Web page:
12 7/4/ Decision Tree Rules Rules are more appealing than trees, variations of the basic tree to rule mapping must be presented. Most variations focus on simplifying and/or eliminating existing rules.

13 7/4/ Example of simplifying rules of credit cards

14 14/4/ A rule created by following one path of the tree is: Case 1: If Age<=43 & Sex=Male & Credit Card Insurance=No Then Life Insurance Promotion = No The conditions for this rule cover 4 of 15 instances with 75% accuracy in which 3 out of 4 meet the successful rate. Case 2: If Sex=Male & Credit Card Insurance=No Then Life Insurance Promotion = No The conditions for this rule cover 5 of 6 instances with 83.3% accuracy Therefore, the simplified rule is more general and more accurate than the original rule.

15 7/4/ C4.5 Tree Induction Algorithm Involves two phases for decision tree construction –growing tree phase –pruning tree phase Growing Tree Phase –a top-down approach which repeatedly build the tree, it is a specialization process Pruning Tree Phase –a bottom-up approach which removes sub- trees by replacing them with leaves, it is a generalization process

16 7/4/ Expected information before splitting Let S be a set consisting of s data samples. Suppose the class label attribute has m distinct values defining m distinct classes, C i for i=1,..m. Let S i be the number of samples of S in class C i. The expected information needed to classify a given sample S i is given by: m Info(S)= -  S i log 2 S i i=1 S S Note that a log function to the base 2 is used since the information is encoded in bit

17 7/4/ Expected information after splitting Let attribute A have v distinct values {a 1, a 2, … a v }, and is used to split S into v subsets {S 1, … S v } where S j contains those samples in S that have value a j of A. After splitting, then these subsets would correspond to the branches partitioned in S. v Info A (S) =  S 1j + … +S mj Info(S j ) j=1 S Gain (A) = Info (S) – Info A (S)

18 7/4/ C4.5 Algorithm - Growing Tree Phase Let S = any set of training case Let |S| = number of classes in set S Let Freq (C i, S) = number of cases in S that belong to class C i Info(S) = average amount of information needed to identify the class in S Info x (S) = expected information to identify the class of a case in S after partitioning S with the test on attribute X Gain (X) = information gained by partitioning S according to the test on attribute X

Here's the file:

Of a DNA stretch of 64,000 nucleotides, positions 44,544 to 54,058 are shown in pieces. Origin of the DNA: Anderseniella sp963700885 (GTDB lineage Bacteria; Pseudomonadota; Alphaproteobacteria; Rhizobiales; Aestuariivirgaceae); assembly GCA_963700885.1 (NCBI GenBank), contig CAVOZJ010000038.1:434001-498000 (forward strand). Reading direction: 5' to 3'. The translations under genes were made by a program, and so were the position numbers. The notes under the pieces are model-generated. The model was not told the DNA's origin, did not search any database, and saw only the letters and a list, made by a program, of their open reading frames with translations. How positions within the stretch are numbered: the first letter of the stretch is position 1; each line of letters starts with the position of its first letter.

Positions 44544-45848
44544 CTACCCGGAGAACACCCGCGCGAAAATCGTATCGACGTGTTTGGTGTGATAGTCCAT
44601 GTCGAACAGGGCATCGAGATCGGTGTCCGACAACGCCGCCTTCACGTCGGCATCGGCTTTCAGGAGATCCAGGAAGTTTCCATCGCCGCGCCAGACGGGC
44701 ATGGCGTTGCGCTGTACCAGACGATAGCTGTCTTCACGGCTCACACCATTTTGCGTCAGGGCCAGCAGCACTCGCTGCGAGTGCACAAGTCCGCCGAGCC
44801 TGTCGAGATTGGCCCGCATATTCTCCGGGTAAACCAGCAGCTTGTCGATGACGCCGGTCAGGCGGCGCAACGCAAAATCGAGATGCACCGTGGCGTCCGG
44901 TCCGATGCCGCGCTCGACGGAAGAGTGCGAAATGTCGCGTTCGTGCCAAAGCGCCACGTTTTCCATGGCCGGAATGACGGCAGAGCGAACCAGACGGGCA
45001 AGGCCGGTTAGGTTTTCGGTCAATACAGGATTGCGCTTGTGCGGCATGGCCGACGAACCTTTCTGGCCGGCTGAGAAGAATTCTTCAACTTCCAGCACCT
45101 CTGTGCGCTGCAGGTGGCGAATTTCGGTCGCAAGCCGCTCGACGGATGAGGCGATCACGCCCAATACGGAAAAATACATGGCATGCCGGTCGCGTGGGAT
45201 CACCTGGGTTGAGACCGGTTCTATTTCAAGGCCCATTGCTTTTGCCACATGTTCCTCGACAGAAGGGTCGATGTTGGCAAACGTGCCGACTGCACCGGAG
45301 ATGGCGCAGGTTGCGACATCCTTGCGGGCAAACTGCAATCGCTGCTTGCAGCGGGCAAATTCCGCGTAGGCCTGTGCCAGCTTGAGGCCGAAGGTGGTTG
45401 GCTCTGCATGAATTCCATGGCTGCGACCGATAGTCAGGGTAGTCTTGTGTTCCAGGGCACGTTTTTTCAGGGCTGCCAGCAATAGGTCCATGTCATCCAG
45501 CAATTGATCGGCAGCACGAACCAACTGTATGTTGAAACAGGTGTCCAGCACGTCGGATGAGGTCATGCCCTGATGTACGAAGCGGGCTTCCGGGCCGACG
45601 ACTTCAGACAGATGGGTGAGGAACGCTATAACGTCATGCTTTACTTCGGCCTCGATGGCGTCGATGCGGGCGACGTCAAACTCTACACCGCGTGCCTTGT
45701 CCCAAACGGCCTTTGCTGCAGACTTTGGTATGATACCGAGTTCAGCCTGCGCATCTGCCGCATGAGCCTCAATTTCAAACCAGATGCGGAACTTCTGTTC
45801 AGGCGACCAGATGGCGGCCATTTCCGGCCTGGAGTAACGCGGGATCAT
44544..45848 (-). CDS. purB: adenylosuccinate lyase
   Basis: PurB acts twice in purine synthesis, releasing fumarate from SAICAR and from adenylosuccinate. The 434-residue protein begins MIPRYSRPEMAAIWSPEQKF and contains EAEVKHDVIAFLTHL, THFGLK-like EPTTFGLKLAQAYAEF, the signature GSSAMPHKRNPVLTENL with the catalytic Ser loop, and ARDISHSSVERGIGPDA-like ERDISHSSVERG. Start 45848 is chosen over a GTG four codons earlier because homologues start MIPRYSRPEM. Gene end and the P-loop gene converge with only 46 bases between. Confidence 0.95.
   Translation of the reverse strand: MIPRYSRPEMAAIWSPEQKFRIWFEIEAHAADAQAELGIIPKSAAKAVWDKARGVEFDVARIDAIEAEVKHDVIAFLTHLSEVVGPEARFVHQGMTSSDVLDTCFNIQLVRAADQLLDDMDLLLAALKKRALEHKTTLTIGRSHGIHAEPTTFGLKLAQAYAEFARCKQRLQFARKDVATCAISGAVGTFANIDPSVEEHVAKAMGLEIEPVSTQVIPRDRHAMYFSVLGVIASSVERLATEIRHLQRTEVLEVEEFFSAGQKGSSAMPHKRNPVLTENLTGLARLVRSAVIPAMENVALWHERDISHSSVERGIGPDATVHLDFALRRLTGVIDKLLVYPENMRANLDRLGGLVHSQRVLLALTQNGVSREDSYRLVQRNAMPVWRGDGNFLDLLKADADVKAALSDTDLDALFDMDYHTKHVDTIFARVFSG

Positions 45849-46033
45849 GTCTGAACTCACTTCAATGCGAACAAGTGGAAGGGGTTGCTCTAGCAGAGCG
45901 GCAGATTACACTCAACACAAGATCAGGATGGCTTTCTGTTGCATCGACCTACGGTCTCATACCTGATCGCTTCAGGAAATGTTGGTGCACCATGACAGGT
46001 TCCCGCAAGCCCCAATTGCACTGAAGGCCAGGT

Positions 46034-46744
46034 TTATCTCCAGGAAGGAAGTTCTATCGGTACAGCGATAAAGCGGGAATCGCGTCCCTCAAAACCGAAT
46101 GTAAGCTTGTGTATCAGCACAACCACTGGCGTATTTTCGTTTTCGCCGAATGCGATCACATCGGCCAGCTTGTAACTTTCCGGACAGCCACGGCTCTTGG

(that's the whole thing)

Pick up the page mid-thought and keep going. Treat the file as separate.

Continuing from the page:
19 7/4/ C4.5 Algorithm - Growing Tree Phase Select Decisive Attribute for Tree Splitting ( Informational Gain Ratio ) m Info(S)= -  S i log 2 S i i=1 S S v Info A (S) =  S 1j + … +S mj Info(S j ) j=1 S Gain (X) = Info (S) – Info x (S)

20 7/4/ C4.5 Algorithm - Growing Tree Phase Let S be the training set Info (S) = -9 log 2 (9) - 5 log 2 (5) = = Where log 2 (9/14)= log 2 log (9/14) Info Outlook (S) = 5 (- 2 log 2 (2) - 3 log 2 (3) ) (- 4 log 2 (4) - 0 log 2 (0) ) (- 3 log 2 (3) - 2 log 2 (2) ) = Gain (Outlook) = = Similarly,computed information Gain(Windy) =Info(S) - Info Windy (S) = = Thus, decision tree splits on attribute Outlook with higher information gain. Root | Outlook | Sunny Overcast Rain

21 7/4/ After first splitting

22 7/4/ Decision Tree after grow tree phase Root | Outlook / | \ Sunny Overcast Rain / \ | / \ Wendy not Play Windy not wendy (100%) wendy / \ / \ Play not play Play not play (40%) (60%)

23 7/4/200823

24 7/4/ Continuous-valued data If input sample data consists of an attribute that is continuous-valued, rather than discrete- valued. For example, people ’ s Ages is continuous- valued. For such a scenario, we must determine the “ best ” split-point for the attribute. An example is to take an average of the continuous values.

25 7/4/ C4.5 Algorithm - Pruning Tree Phase ( Error-Based Pruning Algorithm ) U 25% (E,N) = Predicted Error Rate = the number of misclassified test cases * 100% the total number of test cases where E is no. of error cases in the class, N is no. of cases in the class